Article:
I am able to customize my presentation to suit your specific text-book stories and curriculum needs that can be linked to Illinois State or Federal Educational Standards. Send me an email, or call me at 618-534-4840 and we can discuss what you need.


Illinois State Board of Education Learning Standards – look in the box on the right side of the page for specific learning standards by topic.

The United States Department of Education website offers many sources of interest to teachers.


Listed below are types of programs, resources previously used and interpreted:

UNDERGROUND RAILROAD  recommended for K – 12th grade and adults.   My programs are customized for age appropriate lesson plans and interests.

Stitch in Time program at area school celebrates local history – Use touch and feel display, signal songs, quilts, question and answer interacting with students during a school-wide assembly.  Visit classroom to continue question and answers for a more informative session with fifth & sixth grade students.

Uncover History about the Underground Railroad – Summer Reading  – “Reading Rocks”is a Library program for youth and adults.  After the program,  the Library had to buy more books about Harriet Tubman in Carterville, Illinois.  Use display with animal hides, Tubman age appropriate books, photographs, costume, songs, replica artifacts and first-person characterization.



York’s Mother   This program can been customized to short 20-30 minute sessions for middle school students.  Students can interact with first-person dramatization as explaining role during the time of the Lewis and Clark and will show her role, dress, culture, and music.

Eyes on Rose, Mother of  York   – The program will appeal to most ages and cultures.  It will interest people interested in African-American history, and spotlight on an unappreciated or little known real person who lived and suffered behind the curtains of history.  This program uses period dress and includes wonderful period solo performances of plantation songs, unique interpretation has strongly and emotionally moved audiences across the nation.  A small display includes animal pelts, hat, and flex fibers.  A banner displayed during the Lewis and Clark Bicentennial, the Corps of Discovery:  200 years to the Future for which I am photographed and depicted in a period dress in many major cities in western states is available for viewing if requested.



Priscilla Hollyhocks – This presentation is anarrative of a southern Illinois story with national connections to the 1838 Trail of Tears Cherokee Indian removal.  Priscilla was one-quarter black and three-quarter of Cherokee heritage and considered locally as ” The Quadroon Girl”  Purchased and freed at Jonesboro, Illinois, by Brazilla Silkwood, she became known for her plight and a legend for the Hollyhocks flowers.  I focus on this young Black/Indian girl who eventually came to live in Southern Illinois in Franklin County.  Priscilla was such a pleasant and inspirational person in life that she inspired poems, songs, stories, and plays. She came to be known as one that led a heroic and compassionate life.  Priscilla always wore a sun bonnet as well as a kerchief (neck scarf) secured with a brooch and ring.



Black History  and Heritage Programs  – I am able to develop individualized programs from the 1800’s era using books and histories of African-American women from most any area with enough advance notification to research the request.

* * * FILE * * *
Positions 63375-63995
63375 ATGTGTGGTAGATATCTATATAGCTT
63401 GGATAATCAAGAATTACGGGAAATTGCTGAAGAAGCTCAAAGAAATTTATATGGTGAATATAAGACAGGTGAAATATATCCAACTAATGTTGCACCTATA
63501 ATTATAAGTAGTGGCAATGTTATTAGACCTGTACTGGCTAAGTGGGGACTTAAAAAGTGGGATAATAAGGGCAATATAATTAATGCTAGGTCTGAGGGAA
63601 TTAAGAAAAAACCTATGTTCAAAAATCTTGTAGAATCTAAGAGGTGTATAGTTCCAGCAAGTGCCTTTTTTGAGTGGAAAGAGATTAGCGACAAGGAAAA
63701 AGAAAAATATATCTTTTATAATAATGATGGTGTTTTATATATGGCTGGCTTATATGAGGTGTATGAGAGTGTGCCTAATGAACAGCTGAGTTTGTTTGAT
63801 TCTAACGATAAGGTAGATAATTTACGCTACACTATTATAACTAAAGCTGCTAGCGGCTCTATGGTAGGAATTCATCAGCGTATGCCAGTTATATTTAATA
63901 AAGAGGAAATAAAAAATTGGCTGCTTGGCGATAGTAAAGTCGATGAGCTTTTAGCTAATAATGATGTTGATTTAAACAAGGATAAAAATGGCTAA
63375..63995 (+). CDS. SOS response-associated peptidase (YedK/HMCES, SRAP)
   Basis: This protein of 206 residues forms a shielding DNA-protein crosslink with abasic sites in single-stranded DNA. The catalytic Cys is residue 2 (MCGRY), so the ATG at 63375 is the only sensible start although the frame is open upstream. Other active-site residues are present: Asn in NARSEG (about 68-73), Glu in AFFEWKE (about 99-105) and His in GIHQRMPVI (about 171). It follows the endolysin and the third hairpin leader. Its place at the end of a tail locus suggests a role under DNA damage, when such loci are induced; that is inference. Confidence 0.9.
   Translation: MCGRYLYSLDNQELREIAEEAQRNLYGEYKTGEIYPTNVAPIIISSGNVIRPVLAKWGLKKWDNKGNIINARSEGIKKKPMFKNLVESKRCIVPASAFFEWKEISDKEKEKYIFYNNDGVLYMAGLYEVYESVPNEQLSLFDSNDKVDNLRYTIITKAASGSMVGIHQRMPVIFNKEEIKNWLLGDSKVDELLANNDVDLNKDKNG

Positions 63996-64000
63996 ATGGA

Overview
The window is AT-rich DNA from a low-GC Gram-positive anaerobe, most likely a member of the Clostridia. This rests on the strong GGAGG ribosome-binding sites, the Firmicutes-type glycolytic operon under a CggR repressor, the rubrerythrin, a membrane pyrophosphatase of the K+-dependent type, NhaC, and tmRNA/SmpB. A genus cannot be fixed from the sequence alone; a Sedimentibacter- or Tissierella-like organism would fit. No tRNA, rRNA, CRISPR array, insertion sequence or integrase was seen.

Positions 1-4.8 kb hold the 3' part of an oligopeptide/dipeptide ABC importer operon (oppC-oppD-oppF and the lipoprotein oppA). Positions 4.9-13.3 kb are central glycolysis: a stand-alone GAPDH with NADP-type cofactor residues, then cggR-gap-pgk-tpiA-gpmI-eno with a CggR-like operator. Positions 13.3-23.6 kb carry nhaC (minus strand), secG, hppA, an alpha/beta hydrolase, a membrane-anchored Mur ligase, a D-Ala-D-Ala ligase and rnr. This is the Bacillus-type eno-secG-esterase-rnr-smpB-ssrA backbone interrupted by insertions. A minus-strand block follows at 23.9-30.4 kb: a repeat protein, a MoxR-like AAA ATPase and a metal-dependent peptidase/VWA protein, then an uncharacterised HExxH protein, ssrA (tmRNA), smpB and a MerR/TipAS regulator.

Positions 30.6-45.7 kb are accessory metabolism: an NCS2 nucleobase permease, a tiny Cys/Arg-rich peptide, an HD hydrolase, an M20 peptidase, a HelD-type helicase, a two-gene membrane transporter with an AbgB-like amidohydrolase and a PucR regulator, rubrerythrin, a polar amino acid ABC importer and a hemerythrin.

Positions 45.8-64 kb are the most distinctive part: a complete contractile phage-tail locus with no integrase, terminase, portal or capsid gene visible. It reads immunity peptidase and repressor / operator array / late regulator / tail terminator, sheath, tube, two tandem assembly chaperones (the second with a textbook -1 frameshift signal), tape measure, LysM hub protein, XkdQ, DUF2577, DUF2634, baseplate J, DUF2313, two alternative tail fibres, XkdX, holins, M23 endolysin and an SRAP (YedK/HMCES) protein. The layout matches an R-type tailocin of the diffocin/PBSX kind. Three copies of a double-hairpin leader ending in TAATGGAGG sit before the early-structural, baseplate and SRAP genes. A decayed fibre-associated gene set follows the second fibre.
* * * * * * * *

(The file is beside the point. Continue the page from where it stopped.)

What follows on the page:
The stories of Harriet Tubman, and Elizabeth Keckley are used to teach the concept of philanthropy. The giving of time and talents are shown by example in the stories of both women. Students learn about the Underground Railroad and the injustices of slavery. The idea of philanthropy as giving of your treasures is clear through Elizabeth self-written historiography and another written by Sara Bradford, Harriet Tubman “Moses of Her People”. These two women were models of bravery, determination and selflessness while living in a world in which the odds were against them, all while trying to help others.

The Arts, Language Arts, Library / Technology, Math, Philanthropy and Social Studies   incorporated in lesson plan out line.  For instance, Elizabeth was a proud woman, and an entrepreneur, however, Harriet understood how to get needed resources to continue her cause of help those in need, with the help of Providence.  These books published in the 1800’s are available for teacher instruction on history, arts and/or student writing including various comparisons as indicated by utilizing Illinois State Board of Education Learning Standards.   ___________________________________________________________


Black Indians: New perspectives on Native Americans –   This story covers portions of the Civil War along the Mississippi and Ohio River, from Milliken’s Bends, Louisiana to Southern Illinois. It is a saga of Native American woman’s life and family that joins others coming out of slavery as “contraband.” The talk focuses on my families genealogy during the 1800’s that touches a great grandparent that was descendant from an enslaver and how he ended up in Southern Illinois. Use props such as an apron, books with photographs of a Union Iron Clad, a native sounding ballads, and historic maps of the local area.

Waving the Apron –  A signal used by a remarkable proud and determined woman to get her freedom, became “contraband” all because of the wave of an Apron.  This woman was able to return home where she was originally from, back to freedom.  This story is easily adapted to Museum Talks and /or Native American History Month Programs.


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